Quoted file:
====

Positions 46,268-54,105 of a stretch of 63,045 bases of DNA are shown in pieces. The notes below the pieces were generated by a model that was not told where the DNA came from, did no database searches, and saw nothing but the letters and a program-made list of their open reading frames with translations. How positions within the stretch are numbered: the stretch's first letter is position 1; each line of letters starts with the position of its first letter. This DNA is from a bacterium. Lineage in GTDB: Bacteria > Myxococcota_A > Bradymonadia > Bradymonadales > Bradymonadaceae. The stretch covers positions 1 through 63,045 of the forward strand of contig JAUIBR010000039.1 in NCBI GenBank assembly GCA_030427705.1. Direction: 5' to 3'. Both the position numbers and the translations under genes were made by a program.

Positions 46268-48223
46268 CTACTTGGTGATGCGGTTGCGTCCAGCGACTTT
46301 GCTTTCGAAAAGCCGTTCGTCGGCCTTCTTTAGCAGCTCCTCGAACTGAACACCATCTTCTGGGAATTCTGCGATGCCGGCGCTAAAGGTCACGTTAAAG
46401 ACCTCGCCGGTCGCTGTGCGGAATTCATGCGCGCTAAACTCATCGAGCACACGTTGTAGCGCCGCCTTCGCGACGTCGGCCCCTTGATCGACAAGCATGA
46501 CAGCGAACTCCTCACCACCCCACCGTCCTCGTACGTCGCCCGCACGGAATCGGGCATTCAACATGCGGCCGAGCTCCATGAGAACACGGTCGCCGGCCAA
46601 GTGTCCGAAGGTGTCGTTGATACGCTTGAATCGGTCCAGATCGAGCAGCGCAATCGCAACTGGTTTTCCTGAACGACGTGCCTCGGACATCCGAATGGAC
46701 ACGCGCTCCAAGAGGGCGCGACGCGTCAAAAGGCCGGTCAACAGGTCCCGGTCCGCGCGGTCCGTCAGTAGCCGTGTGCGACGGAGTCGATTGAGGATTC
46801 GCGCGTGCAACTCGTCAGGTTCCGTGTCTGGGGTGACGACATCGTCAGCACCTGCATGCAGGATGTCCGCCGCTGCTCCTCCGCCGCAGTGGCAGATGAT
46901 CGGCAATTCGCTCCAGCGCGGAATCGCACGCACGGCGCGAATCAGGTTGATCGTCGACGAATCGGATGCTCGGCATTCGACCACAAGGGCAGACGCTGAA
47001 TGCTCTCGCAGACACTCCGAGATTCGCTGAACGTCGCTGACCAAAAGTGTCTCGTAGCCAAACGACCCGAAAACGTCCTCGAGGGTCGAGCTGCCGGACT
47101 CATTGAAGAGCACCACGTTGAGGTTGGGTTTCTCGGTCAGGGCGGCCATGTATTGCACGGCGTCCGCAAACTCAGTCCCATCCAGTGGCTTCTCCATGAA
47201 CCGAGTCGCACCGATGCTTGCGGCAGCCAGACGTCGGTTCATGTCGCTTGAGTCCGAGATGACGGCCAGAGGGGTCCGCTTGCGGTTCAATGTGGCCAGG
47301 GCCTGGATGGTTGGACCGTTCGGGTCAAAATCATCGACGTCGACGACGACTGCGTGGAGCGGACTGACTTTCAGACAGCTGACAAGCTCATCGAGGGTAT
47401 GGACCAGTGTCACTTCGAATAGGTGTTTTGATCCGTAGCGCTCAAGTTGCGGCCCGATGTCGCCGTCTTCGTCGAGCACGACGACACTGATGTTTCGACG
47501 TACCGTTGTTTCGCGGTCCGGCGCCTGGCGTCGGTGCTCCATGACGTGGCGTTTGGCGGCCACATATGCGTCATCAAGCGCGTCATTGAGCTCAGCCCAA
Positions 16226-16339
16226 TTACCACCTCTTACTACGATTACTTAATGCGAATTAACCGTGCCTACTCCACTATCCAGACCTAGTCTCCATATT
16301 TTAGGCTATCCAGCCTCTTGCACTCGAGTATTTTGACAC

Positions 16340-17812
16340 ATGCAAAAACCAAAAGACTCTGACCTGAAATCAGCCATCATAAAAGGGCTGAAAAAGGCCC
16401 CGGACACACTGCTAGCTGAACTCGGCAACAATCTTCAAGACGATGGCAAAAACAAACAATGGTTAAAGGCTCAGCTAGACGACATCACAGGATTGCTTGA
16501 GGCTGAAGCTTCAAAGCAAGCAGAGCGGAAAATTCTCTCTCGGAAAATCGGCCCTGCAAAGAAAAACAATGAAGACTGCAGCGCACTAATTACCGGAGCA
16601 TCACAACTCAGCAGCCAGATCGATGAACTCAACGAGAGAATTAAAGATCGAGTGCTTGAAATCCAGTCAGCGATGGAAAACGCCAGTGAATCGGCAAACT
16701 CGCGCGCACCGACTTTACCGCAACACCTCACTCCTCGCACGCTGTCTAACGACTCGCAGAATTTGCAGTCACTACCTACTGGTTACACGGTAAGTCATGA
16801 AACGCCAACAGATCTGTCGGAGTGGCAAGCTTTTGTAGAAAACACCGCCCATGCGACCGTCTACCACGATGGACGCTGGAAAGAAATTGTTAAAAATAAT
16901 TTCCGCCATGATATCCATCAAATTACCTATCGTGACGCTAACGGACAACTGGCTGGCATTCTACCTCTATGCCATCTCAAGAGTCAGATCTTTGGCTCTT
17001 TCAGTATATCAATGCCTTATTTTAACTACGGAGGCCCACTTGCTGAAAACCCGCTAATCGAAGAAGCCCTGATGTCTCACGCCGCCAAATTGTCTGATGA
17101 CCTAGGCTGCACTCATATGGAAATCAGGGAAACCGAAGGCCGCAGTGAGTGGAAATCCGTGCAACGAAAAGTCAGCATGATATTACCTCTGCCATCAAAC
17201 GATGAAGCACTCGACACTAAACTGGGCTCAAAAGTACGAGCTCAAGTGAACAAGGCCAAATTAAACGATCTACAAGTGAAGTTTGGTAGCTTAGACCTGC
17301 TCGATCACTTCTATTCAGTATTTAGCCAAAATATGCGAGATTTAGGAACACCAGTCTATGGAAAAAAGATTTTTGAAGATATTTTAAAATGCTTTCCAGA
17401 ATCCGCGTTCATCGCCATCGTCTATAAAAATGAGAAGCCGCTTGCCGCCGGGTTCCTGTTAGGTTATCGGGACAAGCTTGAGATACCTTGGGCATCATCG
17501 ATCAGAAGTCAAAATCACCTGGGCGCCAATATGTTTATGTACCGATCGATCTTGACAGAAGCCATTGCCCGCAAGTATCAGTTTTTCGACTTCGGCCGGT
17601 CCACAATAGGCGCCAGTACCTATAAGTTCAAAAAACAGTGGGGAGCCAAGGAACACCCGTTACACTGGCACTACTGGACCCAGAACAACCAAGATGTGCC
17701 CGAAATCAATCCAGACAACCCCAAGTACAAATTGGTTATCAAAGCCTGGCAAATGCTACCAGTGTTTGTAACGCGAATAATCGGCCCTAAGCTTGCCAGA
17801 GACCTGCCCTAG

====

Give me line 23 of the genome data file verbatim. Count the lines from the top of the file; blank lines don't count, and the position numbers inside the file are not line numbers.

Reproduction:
16501 GGCTGAAGCTTCAAAGCAAGCAGAGCGGAAAATTCTCTCTCGGAAAATCGGCCCTGCAAAGAAAAACAATGAAGACTGCAGCGCACTAATTACCGGAGCA